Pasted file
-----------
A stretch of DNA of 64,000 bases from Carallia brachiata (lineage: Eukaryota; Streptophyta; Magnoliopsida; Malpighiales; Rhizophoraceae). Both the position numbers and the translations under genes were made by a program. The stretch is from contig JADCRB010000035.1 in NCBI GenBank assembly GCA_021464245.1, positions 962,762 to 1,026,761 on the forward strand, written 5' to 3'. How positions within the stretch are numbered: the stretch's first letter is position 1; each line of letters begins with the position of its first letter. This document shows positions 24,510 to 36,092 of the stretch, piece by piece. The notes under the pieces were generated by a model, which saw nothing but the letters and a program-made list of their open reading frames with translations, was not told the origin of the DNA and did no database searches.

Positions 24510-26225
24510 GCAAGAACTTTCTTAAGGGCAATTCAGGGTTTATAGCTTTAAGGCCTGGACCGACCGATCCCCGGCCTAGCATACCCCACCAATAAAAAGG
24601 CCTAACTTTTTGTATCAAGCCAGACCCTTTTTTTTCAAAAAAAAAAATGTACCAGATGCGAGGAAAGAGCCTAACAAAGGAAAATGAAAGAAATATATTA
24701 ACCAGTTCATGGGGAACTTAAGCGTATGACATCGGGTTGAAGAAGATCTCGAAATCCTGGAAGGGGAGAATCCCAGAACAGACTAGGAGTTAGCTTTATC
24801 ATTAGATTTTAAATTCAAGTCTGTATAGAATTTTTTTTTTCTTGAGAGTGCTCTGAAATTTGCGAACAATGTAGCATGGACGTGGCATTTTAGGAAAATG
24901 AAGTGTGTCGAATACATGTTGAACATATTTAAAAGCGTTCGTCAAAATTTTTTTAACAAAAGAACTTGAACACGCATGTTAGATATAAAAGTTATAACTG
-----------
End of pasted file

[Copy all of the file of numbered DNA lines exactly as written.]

A stretch of DNA of 64,000 bases from Carallia brachiata (lineage: Eukaryota; Streptophyta; Magnoliopsida; Malpighiales; Rhizophoraceae). Both the position numbers and the translations under genes were made by a program. The stretch is from contig JADCRB010000035.1 in NCBI GenBank assembly GCA_021464245.1, positions 962,762 to 1,026,761 on the forward strand, written 5' to 3'. How positions within the stretch are numbered: the stretch's first letter is position 1; each line of letters begins with the position of its first letter. This document shows positions 24,510 to 36,092 of the stretch, piece by piece. The notes under the pieces were generated by a model, which saw nothing but the letters and a program-made list of their open reading frames with translations, was not told the origin of the DNA and did no database searches.

Positions 24510-26225
24510 GCAAGAACTTTCTTAAGGGCAATTCAGGGTTTATAGCTTTAAGGCCTGGACCGACCGATCCCCGGCCTAGCATACCCCACCAATAAAAAGG
24601 CCTAACTTTTTGTATCAAGCCAGACCCTTTTTTTTCAAAAAAAAAAATGTACCAGATGCGAGGAAAGAGCCTAACAAAGGAAAATGAAAGAAATATATTA
24701 ACCAGTTCATGGGGAACTTAAGCGTATGACATCGGGTTGAAGAAGATCTCGAAATCCTGGAAGGGGAGAATCCCAGAACAGACTAGGAGTTAGCTTTATC
24801 ATTAGATTTTAAATTCAAGTCTGTATAGAATTTTTTTTTTCTTGAGAGTGCTCTGAAATTTGCGAACAATGTAGCATGGACGTGGCATTTTAGGAAAATG
24901 AAGTGTGTCGAATACATGTTGAACATATTTAAAAGCGTTCGTCAAAATTTTTTTAACAAAAGAACTTGAACACGCATGTTAGATATAAAAGTTATAACTG